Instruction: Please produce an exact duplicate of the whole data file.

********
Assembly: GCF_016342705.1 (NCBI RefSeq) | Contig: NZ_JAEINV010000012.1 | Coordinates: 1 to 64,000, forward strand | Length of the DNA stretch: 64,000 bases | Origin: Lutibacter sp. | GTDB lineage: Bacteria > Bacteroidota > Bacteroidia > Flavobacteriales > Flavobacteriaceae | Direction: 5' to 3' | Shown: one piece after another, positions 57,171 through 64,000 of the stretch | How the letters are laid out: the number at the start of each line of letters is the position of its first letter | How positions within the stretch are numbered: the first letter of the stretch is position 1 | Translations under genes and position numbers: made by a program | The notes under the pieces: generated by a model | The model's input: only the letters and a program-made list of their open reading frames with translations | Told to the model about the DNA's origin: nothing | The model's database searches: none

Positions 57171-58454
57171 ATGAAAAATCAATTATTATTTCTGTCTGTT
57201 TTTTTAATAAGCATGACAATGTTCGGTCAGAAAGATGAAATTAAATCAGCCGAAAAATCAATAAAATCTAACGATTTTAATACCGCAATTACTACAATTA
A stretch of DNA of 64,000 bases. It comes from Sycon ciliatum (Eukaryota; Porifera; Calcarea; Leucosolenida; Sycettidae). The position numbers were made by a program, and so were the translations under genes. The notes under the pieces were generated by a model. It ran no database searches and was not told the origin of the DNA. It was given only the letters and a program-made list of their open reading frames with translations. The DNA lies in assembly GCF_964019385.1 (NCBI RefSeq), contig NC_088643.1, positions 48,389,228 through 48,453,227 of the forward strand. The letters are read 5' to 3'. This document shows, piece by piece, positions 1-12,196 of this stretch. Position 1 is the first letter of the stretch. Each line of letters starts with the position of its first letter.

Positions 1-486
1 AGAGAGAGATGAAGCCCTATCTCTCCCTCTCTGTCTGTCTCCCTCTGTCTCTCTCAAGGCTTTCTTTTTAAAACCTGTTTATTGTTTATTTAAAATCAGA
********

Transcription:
Assembly: GCF_016342705.1 (NCBI RefSeq) | Contig: NZ_JAEINV010000012.1 | Coordinates: 1 to 64,000, forward strand | Length of the DNA stretch: 64,000 bases | Origin: Lutibacter sp. | GTDB lineage: Bacteria > Bacteroidota > Bacteroidia > Flavobacteriales > Flavobacteriaceae | Direction: 5' to 3' | Shown: one piece after another, positions 57,171 through 64,000 of the stretch | How the letters are laid out: the number at the start of each line of letters is the position of its first letter | How positions within the stretch are numbered: the first letter of the stretch is position 1 | Translations under genes and position numbers: made by a program | The notes under the pieces: generated by a model | The model's input: only the letters and a program-made list of their open reading frames with translations | Told to the model about the DNA's origin: nothing | The model's database searches: none

Positions 57171-58454
57171 ATGAAAAATCAATTATTATTTCTGTCTGTT
57201 TTTTTAATAAGCATGACAATGTTCGGTCAGAAAGATGAAATTAAATCAGCCGAAAAATCAATAAAATCTAACGATTTTAATACCGCAATTACTACAATTA
A stretch of DNA of 64,000 bases. It comes from Sycon ciliatum (Eukaryota; Porifera; Calcarea; Leucosolenida; Sycettidae). The position numbers were made by a program, and so were the translations under genes. The notes under the pieces were generated by a model. It ran no database searches and was not told the origin of the DNA. It was given only the letters and a program-made list of their open reading frames with translations. The DNA lies in assembly GCF_964019385.1 (NCBI RefSeq), contig NC_088643.1, positions 48,389,228 through 48,453,227 of the forward strand. The letters are read 5' to 3'. This document shows, piece by piece, positions 1-12,196 of this stretch. Position 1 is the first letter of the stretch. Each line of letters starts with the position of its first letter.

Positions 1-486
1 AGAGAGAGATGAAGCCCTATCTCTCCCTCTCTGTCTGTCTCCCTCTGTCTCTCTCAAGGCTTTCTTTTTAAAACCTGTTTATTGTTTATTTAAAATCAGA